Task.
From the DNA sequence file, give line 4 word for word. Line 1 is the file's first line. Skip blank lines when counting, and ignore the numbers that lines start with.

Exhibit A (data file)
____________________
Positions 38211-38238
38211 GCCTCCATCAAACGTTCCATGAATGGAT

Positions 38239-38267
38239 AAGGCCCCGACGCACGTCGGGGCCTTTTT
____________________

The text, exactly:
38239 AAGGCCCCGACGCACGTCGGGGCCTTTTT